Ethiopia's decision to postpone its August 2020 elections indefinitely has raised political temperatures in the country, as both the government and opposition parties accuse each other of attempting a power grab.
Johnnie Carson, Obama’s man in Africa
Veteran diplomat Johnnie Carson doesn’t duck the tough question of ?democracy as the United States’ top policy maker on Africa
United States diplomacy, overshadowed by the political power and financial muscle of the Pentagon, is reasserting itself after the debilitating effects of the Iraq war and the financial crisis of 2008. Key to those efforts is Johnnie Carson, who presides over the State Department’s team of diplomats in Africa and is shaping policy at a time of fast-moving change.
Faced with what Stephen Morrison and Jennifer Cooke of the Center for Strategic and International Studies call a “more intensely competitive political and economic marketplace” in Africa, the US wants to reassert its role in trade and investment, while promoting effective multilateral diplomacy.
In Africa, expectations of US policy were higher than ever following the election of President Barack Obama, whose Kenyan father had won a scholarship to Harvard University in the 1960s. In his first year as president, Obama spoke of popular aspirations for change and new economic opportunities. Carson emphasises these themes within the State Department and on his frequent swings through Africa, where he is on first name terms with many officials.
Carson exudes a good-humoured talent for the intricacies of diplomacy and a studied optimism about Africa’s prospects. The question of the day is how far developments in Tunisia, Egypt and Libya will spread.
Carson sees the democracy movement in North Africa as broad-based, embracing professionals, entrepreneurs and middle-class activists, as well as trade unionists. He cautions against drawing easy comparisons with the situation in sub-Saharan Africa, where the movement for multiparty politics was launched 20 years ago in the wake of the collapse of the Soviet Union.
Many sub-Saharan African countries are far less politically closed than either Egypt or Tunisia before their revolutions, says Carson: “I regard Kenya as a democratic country with a multiparty system, with a leadership that represents a variety of political views across the country. The democracy isn’t perfect, but I would argue that the level of political freedom and the openness of the media and the political space is far greater than in Egypt, and has been so for some considerable time.”??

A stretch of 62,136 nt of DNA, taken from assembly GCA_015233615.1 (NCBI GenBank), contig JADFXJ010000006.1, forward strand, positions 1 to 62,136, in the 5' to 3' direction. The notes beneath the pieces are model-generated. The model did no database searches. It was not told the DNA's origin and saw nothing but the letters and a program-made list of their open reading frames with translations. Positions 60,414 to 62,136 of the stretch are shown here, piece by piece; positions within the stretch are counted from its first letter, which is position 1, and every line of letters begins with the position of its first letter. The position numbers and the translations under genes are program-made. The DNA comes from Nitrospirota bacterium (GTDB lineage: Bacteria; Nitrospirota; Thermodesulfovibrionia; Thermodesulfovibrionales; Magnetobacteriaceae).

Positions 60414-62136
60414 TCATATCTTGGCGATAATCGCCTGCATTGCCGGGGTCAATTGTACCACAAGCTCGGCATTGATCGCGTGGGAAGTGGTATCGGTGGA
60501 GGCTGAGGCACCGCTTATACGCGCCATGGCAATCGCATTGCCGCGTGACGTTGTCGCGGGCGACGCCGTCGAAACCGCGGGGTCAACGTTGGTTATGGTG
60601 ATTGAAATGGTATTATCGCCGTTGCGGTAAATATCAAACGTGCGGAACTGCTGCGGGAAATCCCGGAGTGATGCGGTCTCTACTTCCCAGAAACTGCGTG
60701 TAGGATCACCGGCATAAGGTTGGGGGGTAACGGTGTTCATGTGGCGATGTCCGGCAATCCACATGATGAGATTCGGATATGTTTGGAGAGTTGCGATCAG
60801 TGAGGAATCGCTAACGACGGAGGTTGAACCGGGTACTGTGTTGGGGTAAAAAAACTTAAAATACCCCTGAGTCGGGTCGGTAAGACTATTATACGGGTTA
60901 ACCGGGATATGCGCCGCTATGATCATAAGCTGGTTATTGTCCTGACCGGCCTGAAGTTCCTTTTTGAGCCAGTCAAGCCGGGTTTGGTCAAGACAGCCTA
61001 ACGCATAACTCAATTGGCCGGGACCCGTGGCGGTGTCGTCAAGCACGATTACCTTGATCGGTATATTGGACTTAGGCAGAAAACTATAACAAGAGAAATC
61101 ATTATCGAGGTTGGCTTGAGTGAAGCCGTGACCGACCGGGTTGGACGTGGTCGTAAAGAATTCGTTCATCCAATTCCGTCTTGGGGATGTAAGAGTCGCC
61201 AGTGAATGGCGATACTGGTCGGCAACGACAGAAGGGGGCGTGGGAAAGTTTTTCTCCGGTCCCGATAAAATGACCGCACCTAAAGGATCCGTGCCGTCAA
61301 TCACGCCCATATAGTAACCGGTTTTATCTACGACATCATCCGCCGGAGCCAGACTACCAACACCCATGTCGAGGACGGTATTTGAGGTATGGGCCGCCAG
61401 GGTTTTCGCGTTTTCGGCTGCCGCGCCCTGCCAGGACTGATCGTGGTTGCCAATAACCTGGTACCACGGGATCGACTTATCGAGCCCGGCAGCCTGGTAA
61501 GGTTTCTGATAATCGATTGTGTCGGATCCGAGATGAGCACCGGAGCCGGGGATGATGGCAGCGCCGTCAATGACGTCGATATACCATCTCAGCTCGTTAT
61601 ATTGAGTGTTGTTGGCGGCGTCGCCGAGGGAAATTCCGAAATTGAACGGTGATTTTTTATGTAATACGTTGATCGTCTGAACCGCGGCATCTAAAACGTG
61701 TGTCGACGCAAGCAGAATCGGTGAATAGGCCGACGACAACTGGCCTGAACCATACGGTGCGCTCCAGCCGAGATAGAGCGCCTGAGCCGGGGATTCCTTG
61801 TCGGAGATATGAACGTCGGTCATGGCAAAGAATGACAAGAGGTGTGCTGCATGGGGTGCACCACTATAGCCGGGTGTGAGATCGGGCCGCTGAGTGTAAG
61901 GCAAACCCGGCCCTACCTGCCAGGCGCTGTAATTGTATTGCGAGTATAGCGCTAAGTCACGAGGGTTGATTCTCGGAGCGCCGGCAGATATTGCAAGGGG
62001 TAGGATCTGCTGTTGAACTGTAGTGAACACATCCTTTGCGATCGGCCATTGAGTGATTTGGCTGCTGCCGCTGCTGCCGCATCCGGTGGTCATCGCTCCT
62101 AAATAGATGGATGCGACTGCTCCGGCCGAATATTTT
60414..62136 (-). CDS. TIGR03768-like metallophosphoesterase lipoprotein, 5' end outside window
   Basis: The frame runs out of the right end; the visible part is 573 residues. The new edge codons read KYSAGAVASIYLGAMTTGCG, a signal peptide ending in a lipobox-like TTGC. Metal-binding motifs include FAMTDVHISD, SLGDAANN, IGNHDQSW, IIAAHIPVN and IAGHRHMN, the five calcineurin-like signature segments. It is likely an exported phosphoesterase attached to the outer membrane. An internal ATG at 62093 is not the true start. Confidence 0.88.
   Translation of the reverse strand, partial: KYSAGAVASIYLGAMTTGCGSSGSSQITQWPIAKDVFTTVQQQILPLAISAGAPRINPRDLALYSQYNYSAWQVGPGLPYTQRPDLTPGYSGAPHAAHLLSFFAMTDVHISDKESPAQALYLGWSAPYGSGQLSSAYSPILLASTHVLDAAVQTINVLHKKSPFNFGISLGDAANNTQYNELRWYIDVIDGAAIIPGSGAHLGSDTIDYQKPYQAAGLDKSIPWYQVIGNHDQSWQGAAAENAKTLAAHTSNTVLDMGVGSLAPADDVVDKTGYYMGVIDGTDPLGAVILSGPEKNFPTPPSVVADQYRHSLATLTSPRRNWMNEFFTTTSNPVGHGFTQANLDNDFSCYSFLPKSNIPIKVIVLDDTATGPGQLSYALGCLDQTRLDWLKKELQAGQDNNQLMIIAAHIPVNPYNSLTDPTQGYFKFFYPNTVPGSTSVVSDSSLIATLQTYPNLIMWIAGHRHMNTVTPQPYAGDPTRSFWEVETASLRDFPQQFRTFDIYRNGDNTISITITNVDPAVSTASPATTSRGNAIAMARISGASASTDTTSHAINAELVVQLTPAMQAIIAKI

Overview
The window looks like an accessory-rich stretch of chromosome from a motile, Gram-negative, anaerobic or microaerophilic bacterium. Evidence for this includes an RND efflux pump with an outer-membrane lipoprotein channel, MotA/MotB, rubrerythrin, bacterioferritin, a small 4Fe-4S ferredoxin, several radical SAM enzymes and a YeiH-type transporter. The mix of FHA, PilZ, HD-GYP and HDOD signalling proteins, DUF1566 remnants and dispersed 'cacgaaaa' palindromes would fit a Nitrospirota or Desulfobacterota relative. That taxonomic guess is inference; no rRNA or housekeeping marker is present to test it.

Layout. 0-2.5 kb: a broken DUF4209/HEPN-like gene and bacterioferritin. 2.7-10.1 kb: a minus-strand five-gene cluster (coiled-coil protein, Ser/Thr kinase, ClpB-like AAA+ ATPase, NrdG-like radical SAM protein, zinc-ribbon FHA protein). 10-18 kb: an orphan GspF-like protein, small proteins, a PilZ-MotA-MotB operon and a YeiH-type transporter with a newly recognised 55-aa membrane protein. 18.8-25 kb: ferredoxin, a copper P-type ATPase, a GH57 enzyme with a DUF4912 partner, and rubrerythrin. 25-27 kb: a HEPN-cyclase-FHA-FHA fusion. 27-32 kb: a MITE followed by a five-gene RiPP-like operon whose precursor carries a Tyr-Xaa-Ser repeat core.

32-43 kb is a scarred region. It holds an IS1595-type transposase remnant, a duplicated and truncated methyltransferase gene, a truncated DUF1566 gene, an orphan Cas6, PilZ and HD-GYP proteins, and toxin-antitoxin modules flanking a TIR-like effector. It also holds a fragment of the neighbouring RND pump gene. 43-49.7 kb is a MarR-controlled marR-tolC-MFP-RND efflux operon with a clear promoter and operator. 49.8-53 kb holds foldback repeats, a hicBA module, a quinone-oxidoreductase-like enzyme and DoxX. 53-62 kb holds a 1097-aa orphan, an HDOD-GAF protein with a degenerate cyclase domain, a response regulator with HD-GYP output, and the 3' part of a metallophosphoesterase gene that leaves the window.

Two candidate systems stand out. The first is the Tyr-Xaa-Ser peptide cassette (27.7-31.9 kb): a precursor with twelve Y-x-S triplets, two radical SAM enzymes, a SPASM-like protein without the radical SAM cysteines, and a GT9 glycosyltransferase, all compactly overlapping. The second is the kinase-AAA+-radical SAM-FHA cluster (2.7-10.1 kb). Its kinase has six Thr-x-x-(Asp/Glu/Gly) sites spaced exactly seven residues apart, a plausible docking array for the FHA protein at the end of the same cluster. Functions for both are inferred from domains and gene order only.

A transition from putschists to multiparty systems
Africa, Carson says, hosts a range of political systems, but over the past two decades there has been a steady move towards pluralism and constitutional rule. “That’s true of Nigeria, with its strong, independent media and multiparty system. And the constitution works.” Countries such as the Democratic Republic of Congo are at the other end of the spectrum. Their courts and political institutions are among the weakest, argues Carson, adding that they are newly established in the wake of civil war.
Might African armies get a political boost from the apparently positive role they played during the Tunisian and Egyptian revolutions? Carson insists that any tolerance of military regimes would backfire: “I don’t think any coup is good. Some may, of course, become essential to avoid chaos and regain a level of stability. The African Union (AU) has been quite clear in its view that coup d’états are not legitimate these days. If you go back to the 1970s and see a line-up of leaders at the Organisation of African Unity (OAU) summits, perhaps as many as a third would have been in military uniform, leaders such as Idi Amin, [Jean-Bédel] Bokassa, Mobutu [Sese Seko] and several Francophone leaders. Now that is really passé.”?